Kenneth Shelton, MD, is a critical care physician and cardiothoracic anesthesiologist in the Department of Anesthesia, Critical Care and Pain Medicine at Massachusetts General Hospital and the medical director of the Mass General Corrigan Minehan Heart Center Intensive Care Unit.
Corrigan Minehan Heart Center
Dobutamine Stress Echocardiogram
Explore This Procedure
About This Procedure
A dobutamine stress echocardiogram (DSE) is a test performed to evaluate your heart. The test involves an echocardiogram, which is an ultrasound of your heart, an electrocardiogram (ECG), and the use of a medication called dobutamine.
The DSE compares the performance of your heart at rest to the performance of your heart during exercise, or stress. This can be helpful in the diagnosis of cardiac disease in the early stages of development or to assess the progress of patients with known cardiac disease. Dobutamine is used to simulate your heart’s functioning during exercise and is often used when a patient cannot perform strenuous exercise or because the physician specifically ordered this test.
Before the Test
- Take your medications as scheduled
- If you are taking a Beta-Blocker, you may be asked not to take it 24 to 48 hours before the test. Your physician can advise you if stopping this medication is appropriate. Beta-Blockers include: Atenolol (Tenormin), Metoprolol (Lopressor, Toprol), Nadolol (Corgard), Propranolol (Inderal)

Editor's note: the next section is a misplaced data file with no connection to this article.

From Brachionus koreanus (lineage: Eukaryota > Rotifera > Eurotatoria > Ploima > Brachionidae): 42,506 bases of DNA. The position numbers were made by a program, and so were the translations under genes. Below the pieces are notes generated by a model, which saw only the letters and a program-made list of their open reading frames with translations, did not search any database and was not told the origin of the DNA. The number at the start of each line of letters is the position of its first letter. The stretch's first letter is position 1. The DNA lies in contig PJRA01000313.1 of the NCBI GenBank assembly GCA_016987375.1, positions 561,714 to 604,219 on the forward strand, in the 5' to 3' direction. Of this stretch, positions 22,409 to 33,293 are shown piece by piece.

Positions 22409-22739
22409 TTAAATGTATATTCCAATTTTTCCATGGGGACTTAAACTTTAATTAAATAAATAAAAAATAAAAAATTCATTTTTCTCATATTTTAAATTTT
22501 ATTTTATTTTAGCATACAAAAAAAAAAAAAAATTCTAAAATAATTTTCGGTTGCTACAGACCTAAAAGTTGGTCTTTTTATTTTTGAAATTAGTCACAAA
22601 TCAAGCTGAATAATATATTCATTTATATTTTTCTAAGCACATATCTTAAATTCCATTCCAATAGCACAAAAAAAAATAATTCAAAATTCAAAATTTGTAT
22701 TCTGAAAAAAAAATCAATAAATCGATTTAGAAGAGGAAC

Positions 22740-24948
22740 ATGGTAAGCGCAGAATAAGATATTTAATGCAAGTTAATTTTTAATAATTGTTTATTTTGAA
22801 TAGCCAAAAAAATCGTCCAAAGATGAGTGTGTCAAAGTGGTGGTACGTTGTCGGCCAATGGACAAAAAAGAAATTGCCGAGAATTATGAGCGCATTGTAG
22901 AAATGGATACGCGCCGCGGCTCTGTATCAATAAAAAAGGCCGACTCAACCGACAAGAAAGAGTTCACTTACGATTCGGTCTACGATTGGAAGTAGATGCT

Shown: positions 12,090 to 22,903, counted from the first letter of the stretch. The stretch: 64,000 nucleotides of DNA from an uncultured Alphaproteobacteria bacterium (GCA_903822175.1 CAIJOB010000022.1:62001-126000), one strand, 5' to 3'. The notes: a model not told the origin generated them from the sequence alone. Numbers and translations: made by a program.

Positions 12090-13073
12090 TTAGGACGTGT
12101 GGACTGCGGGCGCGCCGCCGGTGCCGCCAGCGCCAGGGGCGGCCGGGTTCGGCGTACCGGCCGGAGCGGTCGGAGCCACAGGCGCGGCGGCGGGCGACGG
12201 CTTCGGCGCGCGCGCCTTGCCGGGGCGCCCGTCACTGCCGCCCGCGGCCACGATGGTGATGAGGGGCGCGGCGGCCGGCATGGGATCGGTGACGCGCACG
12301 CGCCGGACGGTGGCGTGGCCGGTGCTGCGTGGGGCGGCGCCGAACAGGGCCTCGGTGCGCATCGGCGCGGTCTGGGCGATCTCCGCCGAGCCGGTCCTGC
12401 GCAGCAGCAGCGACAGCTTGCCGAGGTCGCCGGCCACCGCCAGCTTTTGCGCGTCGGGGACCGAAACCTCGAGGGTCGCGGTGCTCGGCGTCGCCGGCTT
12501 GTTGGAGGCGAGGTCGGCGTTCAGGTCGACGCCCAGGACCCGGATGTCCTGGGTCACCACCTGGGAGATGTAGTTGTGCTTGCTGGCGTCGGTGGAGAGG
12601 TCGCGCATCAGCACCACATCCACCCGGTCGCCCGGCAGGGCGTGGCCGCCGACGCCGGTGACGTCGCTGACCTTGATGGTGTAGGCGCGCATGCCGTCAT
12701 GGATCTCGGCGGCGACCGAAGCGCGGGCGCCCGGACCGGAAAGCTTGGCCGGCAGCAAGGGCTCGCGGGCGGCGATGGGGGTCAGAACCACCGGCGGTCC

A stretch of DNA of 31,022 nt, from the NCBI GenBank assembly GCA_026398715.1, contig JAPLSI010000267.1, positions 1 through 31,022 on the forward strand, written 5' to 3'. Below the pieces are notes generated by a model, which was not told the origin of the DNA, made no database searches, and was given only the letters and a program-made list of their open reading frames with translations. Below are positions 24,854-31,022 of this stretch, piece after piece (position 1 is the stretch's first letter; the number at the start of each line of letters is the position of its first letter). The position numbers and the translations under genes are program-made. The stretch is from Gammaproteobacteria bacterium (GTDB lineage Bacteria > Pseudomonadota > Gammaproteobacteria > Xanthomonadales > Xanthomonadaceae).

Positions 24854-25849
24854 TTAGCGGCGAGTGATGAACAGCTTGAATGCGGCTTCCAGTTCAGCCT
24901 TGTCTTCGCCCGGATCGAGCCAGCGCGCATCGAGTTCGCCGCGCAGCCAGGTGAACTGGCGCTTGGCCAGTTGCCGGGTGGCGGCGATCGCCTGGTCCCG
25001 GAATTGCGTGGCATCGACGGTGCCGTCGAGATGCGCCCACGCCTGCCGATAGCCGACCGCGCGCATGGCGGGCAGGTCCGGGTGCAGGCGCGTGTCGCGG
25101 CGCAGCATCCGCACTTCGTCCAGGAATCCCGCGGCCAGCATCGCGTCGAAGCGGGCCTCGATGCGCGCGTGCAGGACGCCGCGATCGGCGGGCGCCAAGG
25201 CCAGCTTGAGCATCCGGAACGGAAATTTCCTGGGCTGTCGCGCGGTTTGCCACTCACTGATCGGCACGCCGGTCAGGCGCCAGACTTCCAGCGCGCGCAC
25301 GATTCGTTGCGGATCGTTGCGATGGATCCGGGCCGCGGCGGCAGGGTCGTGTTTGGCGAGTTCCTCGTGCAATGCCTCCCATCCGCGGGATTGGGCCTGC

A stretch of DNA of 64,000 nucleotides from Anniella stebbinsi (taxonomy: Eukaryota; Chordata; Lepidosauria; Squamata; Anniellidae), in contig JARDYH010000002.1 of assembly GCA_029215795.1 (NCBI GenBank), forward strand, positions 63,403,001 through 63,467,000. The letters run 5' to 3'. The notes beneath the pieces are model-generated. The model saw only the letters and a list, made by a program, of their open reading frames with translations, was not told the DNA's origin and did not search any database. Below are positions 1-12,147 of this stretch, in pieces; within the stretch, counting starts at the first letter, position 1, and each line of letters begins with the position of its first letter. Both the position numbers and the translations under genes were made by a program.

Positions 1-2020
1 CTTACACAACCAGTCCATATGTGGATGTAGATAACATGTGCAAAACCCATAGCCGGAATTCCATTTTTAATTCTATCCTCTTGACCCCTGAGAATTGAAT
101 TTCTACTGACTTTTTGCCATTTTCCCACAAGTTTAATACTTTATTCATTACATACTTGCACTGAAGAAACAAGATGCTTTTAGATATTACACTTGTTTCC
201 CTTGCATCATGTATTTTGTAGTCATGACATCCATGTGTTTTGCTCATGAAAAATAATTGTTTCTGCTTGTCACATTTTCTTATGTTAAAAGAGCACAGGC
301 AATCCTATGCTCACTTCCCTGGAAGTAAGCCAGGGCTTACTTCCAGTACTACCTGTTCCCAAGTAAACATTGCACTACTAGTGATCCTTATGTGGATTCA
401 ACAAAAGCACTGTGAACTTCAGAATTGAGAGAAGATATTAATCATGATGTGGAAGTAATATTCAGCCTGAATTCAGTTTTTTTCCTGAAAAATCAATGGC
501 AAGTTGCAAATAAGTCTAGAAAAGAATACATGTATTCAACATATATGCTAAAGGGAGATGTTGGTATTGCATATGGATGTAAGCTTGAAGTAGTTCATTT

- If you have any questions about your medications, please call your physician.
- You may eat prior to the test, but we advise you to only eat a light meal. A full stomach is not advisable.
During the Test
The physician will explain the test to you and answer any questions you may have. The physician will be present throughout the entire test. An intravenous (IV) line will be placed in your arm for the medication. Throughout the test, you will be closely monitored. The medication will be increased slowly until you reach a heart rate as if you were exercising.
Following the Test
- You will most likely be able to go home without any restrictions.
- Return to your medications that may have been stopped for the test.
- You may want to have a family member or friend drive you home.
If you have any questions, please call your physician
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